I first heard “Move With Me,” in dub remix form on the Until The End of the World Soundtrack. It was only then that I realized that Cherry indeed had made a follow up to “Sushi.” The song is pure trip-hop with a cinematic open-spaces vibe. Lyrically it is more straight-forward than a lot of her work, yet it is very smart and emotional, balancing the sometimes cold aspects at the essence of trip hop.

It would be another four years until Cherry released the European only “Man” in 1996. That album was a flat out disappointment, especially after the high of “Homebrew.” She has yet to release another follow up, instead working with a variety of collaborators as vocalist and co-writer, with such artists as Timo Maas, Speech of Arrested Development, The The, One Giant Leap, Groove Armada, Pulp, Gorillaz, and most recently, Stockholm’s the Teddybears.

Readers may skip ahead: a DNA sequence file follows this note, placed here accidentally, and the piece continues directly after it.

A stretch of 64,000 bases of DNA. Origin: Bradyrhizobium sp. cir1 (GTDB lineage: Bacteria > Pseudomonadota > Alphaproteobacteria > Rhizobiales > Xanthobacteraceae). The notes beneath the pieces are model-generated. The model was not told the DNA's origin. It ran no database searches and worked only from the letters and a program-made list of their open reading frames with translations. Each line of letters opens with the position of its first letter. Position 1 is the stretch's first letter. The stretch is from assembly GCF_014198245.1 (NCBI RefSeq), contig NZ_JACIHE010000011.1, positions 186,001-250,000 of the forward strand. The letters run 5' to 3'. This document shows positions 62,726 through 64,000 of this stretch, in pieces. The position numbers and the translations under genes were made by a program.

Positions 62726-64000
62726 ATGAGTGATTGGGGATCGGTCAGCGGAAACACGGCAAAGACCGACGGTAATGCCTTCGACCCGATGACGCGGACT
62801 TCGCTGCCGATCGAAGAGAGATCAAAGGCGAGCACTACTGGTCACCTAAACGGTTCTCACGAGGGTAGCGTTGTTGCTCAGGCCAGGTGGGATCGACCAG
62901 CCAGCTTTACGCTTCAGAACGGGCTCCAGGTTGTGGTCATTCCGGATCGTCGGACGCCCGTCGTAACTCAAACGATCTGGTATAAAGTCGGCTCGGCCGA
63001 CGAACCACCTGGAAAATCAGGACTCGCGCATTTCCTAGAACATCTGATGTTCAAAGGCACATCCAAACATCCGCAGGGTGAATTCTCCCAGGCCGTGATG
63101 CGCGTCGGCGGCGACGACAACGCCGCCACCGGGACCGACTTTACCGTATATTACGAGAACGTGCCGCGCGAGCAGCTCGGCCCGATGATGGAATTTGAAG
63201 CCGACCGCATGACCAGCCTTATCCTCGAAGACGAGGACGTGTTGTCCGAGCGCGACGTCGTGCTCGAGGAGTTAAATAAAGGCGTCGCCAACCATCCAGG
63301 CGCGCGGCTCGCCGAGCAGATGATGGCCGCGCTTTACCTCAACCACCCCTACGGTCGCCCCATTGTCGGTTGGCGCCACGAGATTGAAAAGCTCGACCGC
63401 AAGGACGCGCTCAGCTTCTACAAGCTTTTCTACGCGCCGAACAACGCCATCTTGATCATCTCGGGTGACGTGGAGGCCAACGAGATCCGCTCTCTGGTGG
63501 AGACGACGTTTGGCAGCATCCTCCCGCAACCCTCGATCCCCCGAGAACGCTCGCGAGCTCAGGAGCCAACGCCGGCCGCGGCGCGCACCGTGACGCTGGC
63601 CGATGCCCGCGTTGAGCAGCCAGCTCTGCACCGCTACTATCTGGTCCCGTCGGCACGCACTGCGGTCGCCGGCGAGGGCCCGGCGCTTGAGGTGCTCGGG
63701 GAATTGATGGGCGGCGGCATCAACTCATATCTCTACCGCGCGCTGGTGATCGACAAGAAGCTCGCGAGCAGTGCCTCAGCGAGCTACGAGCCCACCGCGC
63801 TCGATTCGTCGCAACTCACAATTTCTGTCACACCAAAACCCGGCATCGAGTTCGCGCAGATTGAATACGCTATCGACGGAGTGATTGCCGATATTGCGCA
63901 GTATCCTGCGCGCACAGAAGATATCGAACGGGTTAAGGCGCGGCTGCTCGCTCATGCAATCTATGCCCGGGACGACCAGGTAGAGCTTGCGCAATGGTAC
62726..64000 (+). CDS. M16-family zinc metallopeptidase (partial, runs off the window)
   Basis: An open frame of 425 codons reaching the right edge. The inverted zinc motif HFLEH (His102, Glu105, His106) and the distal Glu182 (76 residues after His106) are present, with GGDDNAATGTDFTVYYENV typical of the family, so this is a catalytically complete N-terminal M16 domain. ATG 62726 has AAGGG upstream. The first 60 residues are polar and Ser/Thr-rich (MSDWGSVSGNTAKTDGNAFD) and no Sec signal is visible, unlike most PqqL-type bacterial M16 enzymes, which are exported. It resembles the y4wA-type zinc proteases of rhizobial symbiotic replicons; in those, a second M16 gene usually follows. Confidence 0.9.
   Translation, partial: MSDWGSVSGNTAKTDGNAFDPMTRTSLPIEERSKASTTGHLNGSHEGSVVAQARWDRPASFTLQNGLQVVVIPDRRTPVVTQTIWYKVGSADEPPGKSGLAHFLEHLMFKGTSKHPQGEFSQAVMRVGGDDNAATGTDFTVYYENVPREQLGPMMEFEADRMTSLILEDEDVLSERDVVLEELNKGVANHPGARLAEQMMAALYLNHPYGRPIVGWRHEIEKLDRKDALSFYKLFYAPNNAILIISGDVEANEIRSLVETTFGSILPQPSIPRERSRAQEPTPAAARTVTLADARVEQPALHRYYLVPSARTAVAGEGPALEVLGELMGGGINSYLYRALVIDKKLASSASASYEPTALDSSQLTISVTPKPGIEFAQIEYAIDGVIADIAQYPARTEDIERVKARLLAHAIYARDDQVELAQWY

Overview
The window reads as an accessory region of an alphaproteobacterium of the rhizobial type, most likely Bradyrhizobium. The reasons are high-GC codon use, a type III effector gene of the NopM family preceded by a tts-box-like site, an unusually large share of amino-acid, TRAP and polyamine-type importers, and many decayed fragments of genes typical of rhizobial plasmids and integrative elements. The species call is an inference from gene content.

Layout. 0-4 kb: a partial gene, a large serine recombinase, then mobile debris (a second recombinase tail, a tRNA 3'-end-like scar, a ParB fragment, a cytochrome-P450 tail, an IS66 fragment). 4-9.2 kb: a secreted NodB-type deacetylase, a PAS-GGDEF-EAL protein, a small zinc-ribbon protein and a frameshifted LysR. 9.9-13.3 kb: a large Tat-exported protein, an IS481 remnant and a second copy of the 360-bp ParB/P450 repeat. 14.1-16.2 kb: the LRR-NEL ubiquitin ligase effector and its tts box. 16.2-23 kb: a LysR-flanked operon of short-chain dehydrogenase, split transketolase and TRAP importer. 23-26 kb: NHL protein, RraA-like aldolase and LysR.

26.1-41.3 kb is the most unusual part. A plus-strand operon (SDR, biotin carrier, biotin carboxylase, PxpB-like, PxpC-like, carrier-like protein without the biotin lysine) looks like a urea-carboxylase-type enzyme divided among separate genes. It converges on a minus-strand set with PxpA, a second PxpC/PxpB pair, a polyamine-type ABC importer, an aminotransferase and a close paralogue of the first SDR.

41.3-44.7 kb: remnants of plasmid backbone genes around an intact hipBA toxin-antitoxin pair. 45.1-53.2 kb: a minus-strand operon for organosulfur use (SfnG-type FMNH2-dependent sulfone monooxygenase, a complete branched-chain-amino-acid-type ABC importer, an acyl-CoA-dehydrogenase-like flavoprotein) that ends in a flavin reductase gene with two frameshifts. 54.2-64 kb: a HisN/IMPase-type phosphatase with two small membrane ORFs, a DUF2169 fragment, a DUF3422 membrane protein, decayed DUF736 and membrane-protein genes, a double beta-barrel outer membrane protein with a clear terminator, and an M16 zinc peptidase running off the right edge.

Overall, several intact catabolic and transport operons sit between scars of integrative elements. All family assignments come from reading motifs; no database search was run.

Neneh is an amazing artist and I really hope she puts together a new album in the future.


Monday, October 30, 2006

That's Just What You Are

Song: That's Just What You Are
Artist: Aimee Mann
Album: I'm With Stupid

I love Aimee Mann. Formerly of ‘Til Tuesday, Mann went solo and released her debut album “Whatever” in 1993. While I knew “Voices Carry,” the most popular ‘Til Tuesday song, it was not until the release of the “Magnolia” Soundtrack in 2000 featuring her songs (which inspired the stories from the film) that I really took notice. That soundtrack, as well as “Bachelor No. 2” also released that year, comprise my favorite of Mann work although I have also enjoyed her aforementioned debut and its follow up, 1996’s “I’m With Stupid.”

Despite mediocre sales, Mann has continued on releasing albums of pitch-perfect folk-pop songs. While I have liked some more than others, with Mann there is bound to be a couple gems no matter what.